Open Enrollment: Find the health insurance that’s right for you

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November 02, 2016
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If you want to buy individual or family health insurance, your chance to sign up for coverage takes place during a certain time of year called open enrollment. Some people can get coverage outside of open enrollment if they have a qualifying life event, such as getting married or having a baby.

Below are a few steps to help you find the health insurance that’s right for you. This information is for people buying health insurance through the Marketplace or getting health coverage through Medicare, Medicaid or the Children’s Health Insurance Program (CHIP). If you get health insurance through your job, ask your employer about its open enrollment.

1. Compare programs.

Under the Affordable Care Act (also called Obamacare), you can sign up for health insurance through the Health Insurance Marketplace (Marketplace). The Marketplace is a service where you can shop for and buy affordable private health insurance online, over the phone, or with in-person help. It also provides financial help to people who qualify. Most people can only get Marketplace coverage during the next open enrollment period, which is from November 1, 2016 to January 31, 2017.

Medicare is a government program for people 65 years old or older and some younger people with disabilities. Medicare’s open enrollment is from October 15, 2016 to December 7, 2016. If you want to change Medicare Advantage and Part D prescription drug plans, now is the time to do it. You can also drop (stop using) your private plan and go back to Original Medicare.

Medicaid and CHIP are government programs that provide free or low-cost health coverage to people who qualify, including some low-income people, families and children, pregnant women, the elderly and people with disabilities. Many states are expanding Medicaid to cover all households below certain incomes. Your children may qualify for CHIP even if you don’t qualify for Medicaid. Some states have different names for their Medicaid and CHIP programs. To learn what the programs are called in your state, go to HealthCare.gov/medicaid-chip-program-names. Medicaid and CHIP do not have open enrollment periods; you can apply for coverage at any time. 

2. Plan to shop.

The Marketplace is for people without health coverage. It can help you get covered if you don’t have health insurance through another source. To learn more, call 1.800.318.2596 or go to HealthCare.gov.

You need to sign up for health insurance during the Marketplace’s
open enrollment if:

  • You don't have health insurance through your employer
    or your spouse's employer
  • You don't have government coverage
    (such as Veterans, Medicare, Medicaid and CHIP)
  • You're over age 26 and can no longer be on a parent's health insurance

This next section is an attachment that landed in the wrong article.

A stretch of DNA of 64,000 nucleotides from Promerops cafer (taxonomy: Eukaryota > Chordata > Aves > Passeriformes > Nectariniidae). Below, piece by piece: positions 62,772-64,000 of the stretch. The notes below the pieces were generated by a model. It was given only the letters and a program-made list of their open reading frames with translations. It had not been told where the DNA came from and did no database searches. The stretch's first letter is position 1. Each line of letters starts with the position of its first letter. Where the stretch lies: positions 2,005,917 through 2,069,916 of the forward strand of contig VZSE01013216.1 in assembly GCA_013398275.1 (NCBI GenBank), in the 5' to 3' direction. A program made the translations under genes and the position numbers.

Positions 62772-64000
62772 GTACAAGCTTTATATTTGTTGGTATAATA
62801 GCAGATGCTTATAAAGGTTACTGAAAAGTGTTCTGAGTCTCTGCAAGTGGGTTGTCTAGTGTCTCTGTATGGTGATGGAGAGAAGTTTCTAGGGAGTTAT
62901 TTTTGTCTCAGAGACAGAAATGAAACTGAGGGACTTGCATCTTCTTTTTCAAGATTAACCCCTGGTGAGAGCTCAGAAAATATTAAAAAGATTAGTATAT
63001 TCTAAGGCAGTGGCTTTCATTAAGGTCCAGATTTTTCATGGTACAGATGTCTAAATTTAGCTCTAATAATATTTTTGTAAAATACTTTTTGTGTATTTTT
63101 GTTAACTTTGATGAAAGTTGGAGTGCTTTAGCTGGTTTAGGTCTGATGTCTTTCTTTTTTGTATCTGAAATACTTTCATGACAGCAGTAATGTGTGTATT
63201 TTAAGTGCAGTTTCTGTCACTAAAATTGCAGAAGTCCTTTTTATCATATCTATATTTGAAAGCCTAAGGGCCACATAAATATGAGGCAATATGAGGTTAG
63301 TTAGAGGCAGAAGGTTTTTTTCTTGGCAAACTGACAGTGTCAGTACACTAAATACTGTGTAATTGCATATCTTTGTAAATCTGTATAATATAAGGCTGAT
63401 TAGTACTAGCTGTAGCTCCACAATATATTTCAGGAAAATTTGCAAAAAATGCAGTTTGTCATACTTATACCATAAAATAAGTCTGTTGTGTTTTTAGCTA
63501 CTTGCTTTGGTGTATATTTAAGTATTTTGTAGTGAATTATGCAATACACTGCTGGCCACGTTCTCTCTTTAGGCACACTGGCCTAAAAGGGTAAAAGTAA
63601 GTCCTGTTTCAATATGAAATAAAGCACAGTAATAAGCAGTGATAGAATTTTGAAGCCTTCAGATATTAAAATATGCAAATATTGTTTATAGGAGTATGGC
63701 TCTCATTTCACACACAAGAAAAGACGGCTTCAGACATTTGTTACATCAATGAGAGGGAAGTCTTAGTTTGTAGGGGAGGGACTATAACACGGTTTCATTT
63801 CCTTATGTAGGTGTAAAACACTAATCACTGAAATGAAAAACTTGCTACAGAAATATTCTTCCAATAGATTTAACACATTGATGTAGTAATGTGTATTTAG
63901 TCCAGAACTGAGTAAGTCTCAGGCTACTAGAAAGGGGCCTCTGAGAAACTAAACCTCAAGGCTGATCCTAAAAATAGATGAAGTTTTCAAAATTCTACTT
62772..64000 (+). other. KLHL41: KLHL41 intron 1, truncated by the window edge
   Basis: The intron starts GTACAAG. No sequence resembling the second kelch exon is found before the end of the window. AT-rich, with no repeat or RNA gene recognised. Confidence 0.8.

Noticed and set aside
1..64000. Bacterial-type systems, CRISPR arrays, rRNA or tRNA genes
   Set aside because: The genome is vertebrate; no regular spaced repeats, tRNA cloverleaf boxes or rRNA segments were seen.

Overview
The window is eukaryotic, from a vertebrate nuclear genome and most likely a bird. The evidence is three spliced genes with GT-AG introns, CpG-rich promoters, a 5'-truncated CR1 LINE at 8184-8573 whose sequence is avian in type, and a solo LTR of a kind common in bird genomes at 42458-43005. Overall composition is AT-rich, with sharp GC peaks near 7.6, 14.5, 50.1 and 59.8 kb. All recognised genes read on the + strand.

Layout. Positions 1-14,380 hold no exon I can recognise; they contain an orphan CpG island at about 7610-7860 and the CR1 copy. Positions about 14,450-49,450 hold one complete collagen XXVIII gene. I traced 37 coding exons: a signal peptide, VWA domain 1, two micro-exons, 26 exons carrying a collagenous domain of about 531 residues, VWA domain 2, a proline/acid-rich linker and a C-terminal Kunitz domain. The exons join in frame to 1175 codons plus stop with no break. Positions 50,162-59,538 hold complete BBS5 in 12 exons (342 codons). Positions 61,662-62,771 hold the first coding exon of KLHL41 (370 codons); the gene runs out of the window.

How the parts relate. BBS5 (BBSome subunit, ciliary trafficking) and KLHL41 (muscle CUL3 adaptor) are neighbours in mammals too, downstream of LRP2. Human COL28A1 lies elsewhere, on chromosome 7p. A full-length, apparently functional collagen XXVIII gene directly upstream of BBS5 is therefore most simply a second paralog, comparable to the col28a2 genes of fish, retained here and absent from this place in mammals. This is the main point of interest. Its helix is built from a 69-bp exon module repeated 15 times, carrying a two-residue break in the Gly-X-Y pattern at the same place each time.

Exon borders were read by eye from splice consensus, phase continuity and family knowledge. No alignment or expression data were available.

3. Remember important dates.

This year, the Marketplace’s open enrollment is from November 1, 2016 to
January 31, 2017. Remember, most people can only sign up for coverage during this open enrollment period. Below are other important dates to help you get Marketplace coverage:

  • November 1, 2016: Open enrollment starts. This is the first day you can sign up for health coverage for 2017. Coverage can start as soon as
    January 1, 2017.
  • December 15, 2016: This is the last day to enroll in or change your health coverage for it to start January 1, 2017.
  • January 1, 2017: 2017 coverage starts for those who enroll in or change plans by December 15, 2016.
  • January 31, 2017: This is the last day to enroll in or change your 2017 health coverage.  
4. Choose a health plan and provider that are right for you.

Below are a few tips to help you choose a Marketplace plan.

  • Look at the plan you have now and how that plan might change next year.  Review the Annual Notice of Change from your plan. This document will list changes to your plan, such as the cost of premiums and co-pays, and show a comparison of the plan between this year and next.
  • Figure out which plan will best meet your needs. Don't go by premium cost alone. Evaluate each plan's out-of-pocket costs, including deductibles, co-pays and co-insurance.
  • Look for your doctor. For many people, keeping their doctor is most important when it comes to choosing a health plan. If your doctor is important to you, make sure he or she accepts the plan you want to enroll in.
5. Use available resources.

There are many resources and professionals available to help you get coverage.

These steps will help you find the health insurance that is right for you and your family. Make sure you use the resources listed above to learn more. You can also download a copy of “A Quick Guide to Health Insurance” — a guide to help you better understand health insurance.

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